Tag Archives: millalove

I Just Read: Dracula (1897)

I got the post-book blues bad. It’s been a long time since I had them this bad. All because I read Dracula.

I’ve tried to read Dracula before, a couple of years ago. I was turned off by the constant shifts in the book between letters, diaries and paper articles, which left me confused. This time, though, I managed to get used to it halfway through the book, so it wasn’t that bad this time. I also knew about it when I started reading the book.

And what a book! It is so beautiful.

Listen to them. Children of the night. What music they make

Most of you know the story of Dracula, I guess. The old Transylvanian count that wants to go to London. And all that follows.

Welcome to my house! Enter freely. Go safely, and leave something of the happiness you bring!

The language is so beautiful. It has a certain poetic thing that only books up until sometime during the first part of the 1900s has. It makes the book a bit harder to read, because you need to use more of your attention to get those small details. But Dracula is a really good book, so it is definitely worth the effort.

And now, after finishing it, I have a serious case of the post-book blues.

Christmas eve 2014

I love Christmas eve. It’s the best eve of the year.


Gift! I’m so looking forward to reading this!


New Samsung phone, since the old one is dying. And I’m kind of surprised that husband spent this much money on me, since I bought him a gaming mouse, which is pricey, but not smart phone pricey.

Also, woolen underwear and a huge woolen sweater. I love warm clothing, so I was really excited about that, too.

My dad and stepmother had made a picture book from our wedding, that was also really awesome. No picture of that, since husband is on the pictures, and he doesn’t want to be on my blog.

Also, money. Money is always appreciated.

And that was the Christmas loot I got this year. I am extremely grateful. <3


Christmas tree! It’s so pretty!


Reflective close up of tree decoration.

I am tired. And really stuffed, though it’s almost three hours since we ate dinner. A perfectly ordinary, yet perfect Christmas eve.

eBokBib: A kind of review

Norwegian libraries have now made an app where you can borrow e-books. Which is kind of neat, because I usually don’t remove real paper books from the house, since they get all wrinkly and torn in my bag. My tablet doesn’t get all wrinkly in my bag. This means I can read on the bus, and while waiting for my shift to start.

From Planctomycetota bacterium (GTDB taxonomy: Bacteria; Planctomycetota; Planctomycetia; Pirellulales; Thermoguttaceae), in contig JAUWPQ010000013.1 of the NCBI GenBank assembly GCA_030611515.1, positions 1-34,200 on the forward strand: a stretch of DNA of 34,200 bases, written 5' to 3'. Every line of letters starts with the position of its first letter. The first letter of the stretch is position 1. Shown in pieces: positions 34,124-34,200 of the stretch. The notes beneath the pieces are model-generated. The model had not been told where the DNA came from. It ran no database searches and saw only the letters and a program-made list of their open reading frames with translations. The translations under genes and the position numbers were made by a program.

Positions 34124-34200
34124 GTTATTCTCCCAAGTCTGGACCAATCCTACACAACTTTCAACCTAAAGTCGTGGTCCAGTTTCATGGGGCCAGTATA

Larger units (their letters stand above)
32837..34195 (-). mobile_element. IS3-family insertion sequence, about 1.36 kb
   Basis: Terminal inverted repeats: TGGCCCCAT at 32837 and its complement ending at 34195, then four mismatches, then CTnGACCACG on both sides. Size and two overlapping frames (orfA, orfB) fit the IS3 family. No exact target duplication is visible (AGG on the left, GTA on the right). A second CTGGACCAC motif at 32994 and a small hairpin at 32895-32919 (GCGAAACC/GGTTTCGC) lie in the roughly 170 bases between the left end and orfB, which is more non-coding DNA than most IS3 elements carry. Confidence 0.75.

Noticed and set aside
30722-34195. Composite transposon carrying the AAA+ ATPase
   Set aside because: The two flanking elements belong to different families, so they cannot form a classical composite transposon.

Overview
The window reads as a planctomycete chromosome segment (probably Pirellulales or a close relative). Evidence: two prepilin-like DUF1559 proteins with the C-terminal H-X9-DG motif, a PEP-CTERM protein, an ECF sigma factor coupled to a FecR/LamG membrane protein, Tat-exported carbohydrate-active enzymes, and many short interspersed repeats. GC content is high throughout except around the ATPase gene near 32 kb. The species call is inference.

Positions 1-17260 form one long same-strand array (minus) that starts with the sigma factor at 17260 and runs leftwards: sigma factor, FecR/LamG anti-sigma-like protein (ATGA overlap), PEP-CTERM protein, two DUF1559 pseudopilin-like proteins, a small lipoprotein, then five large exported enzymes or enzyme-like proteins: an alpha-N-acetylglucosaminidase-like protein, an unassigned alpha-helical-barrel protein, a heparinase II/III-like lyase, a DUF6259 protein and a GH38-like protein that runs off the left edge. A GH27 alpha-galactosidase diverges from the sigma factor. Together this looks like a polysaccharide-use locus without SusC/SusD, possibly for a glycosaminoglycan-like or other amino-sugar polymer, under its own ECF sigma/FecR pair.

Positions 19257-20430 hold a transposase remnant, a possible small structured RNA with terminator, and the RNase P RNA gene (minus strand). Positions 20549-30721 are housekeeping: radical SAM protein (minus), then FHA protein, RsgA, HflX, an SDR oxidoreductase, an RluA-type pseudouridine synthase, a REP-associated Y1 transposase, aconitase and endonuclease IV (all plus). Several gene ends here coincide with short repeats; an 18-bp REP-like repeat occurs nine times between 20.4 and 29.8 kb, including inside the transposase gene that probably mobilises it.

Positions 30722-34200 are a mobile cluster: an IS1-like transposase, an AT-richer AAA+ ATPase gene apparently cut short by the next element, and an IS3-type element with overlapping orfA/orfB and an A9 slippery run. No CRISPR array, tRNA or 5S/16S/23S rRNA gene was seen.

Play Store link
Apple Store link (although I almost decided to let you Apple people search it up yourself, because you use Apple, and I don’t like Apple. Look, I’m nice!)

The app is mostly usable for you guys who can read Norwegian, since most of the books there are in Norwegian. You also need a Norwegian library card to log in. The app, however, is both in Norwegian and English.

There are two types of books you can borrow: New books and old books. The old ones have no time restrictions, and everyone can read them at once. The newer books, however, works much more like an ordinary library, where you can borrow the books for a set amount of time (I think it’s 22 days), and only a set amount of people can borrow the book at the same time. Also, some of the newer books can only be borrowed if you live in certain post code areas.

The reading experience is actually quite good. On my Galaxy Tab 2 it works really well. There are a couple of downsides, though. Firstly, if it’s sunny, you might have problems reading, since it’s on a screen. Secondly, it’s not a book, so it’s not made of paper, and the best way to read is real books with paper in them, and books don’t run out of battery either. Thirdly, I got a weird bug where the text doesn’t show up when I choose Night Mode (light text on dark background, which is much better than dark text on light background if you’re reading in a dark room), and all the other modes light up the room when I’m reading in bed with the lights off.

Other than this, it’s great!

Right now, I’m reading a book called Råta, by Siri Pettersen. It’s the second book of her series Ravneringene, and I love it to bits. It came out in mid-October, and I’m reading it as a library e-book already. It’s also Norwegian fantasy, which is a rare thing, and it makes me, as an aspiring Norwegian fantasy writer, kind of giddy and warm and fuzzy inside. It’s sadly not translated, as far as I can tell, to any other language as of yet, but  I hope it will spread all over the world. It’s such a good series, everyone should read it.

Haakon Haakonsen (1990)

I was thinking of what kind of movies would get me into the pirate kind of mood, since I’m writing pirates right now. I think I have at least one on my shelf, but I can’t remember if it’s on VHS or DVD. I didn’t find it, so it probably is in the VHS box in the storage room. I can’t even play VHS any more, so that’s not happening anyway.

Then I added VHS and pirates in my head. And I remembered a Norwegian movie my dad had many years ago. Haakon Haakonsen. (Or Håkon Håkonsen, as we call it in Norwegian, since we actually use the letter ‘å’.)